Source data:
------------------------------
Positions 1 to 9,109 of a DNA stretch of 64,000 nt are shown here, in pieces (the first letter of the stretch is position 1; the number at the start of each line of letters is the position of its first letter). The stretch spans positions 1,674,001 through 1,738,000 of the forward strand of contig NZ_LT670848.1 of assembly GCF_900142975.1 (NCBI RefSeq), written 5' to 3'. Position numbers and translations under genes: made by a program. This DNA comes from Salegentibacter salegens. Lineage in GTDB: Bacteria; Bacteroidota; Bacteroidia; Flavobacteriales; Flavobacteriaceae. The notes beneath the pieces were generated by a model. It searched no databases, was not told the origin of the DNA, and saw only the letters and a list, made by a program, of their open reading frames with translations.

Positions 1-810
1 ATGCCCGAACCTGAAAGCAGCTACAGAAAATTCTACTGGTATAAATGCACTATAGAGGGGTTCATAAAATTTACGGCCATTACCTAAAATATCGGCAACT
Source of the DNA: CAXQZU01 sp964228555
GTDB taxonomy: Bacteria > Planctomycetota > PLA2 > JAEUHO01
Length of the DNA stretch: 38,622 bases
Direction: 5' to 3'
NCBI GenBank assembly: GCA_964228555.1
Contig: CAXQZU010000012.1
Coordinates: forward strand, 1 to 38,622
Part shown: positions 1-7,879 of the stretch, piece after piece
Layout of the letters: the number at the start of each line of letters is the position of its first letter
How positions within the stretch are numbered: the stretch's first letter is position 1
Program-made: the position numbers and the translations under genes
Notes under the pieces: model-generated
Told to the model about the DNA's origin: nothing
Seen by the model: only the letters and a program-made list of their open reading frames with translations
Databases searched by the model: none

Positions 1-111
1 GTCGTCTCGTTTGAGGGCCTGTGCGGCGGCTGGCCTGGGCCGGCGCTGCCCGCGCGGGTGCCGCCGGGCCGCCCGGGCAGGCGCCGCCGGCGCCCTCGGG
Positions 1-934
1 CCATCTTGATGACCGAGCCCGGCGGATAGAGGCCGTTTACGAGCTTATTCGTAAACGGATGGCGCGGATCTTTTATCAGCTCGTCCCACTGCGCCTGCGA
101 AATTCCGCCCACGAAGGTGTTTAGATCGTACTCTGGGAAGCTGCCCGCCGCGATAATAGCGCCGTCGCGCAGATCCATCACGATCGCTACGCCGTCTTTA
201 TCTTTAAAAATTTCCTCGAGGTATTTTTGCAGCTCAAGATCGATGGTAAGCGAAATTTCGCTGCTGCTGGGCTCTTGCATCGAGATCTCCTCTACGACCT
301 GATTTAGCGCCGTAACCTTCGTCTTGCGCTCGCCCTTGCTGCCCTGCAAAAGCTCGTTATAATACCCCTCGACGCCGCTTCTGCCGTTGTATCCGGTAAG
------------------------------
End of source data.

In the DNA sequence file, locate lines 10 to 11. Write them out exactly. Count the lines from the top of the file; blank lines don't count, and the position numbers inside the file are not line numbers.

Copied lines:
Coordinates: forward strand, 1 to 38,622
Part shown: positions 1-7,879 of the stretch, piece after piece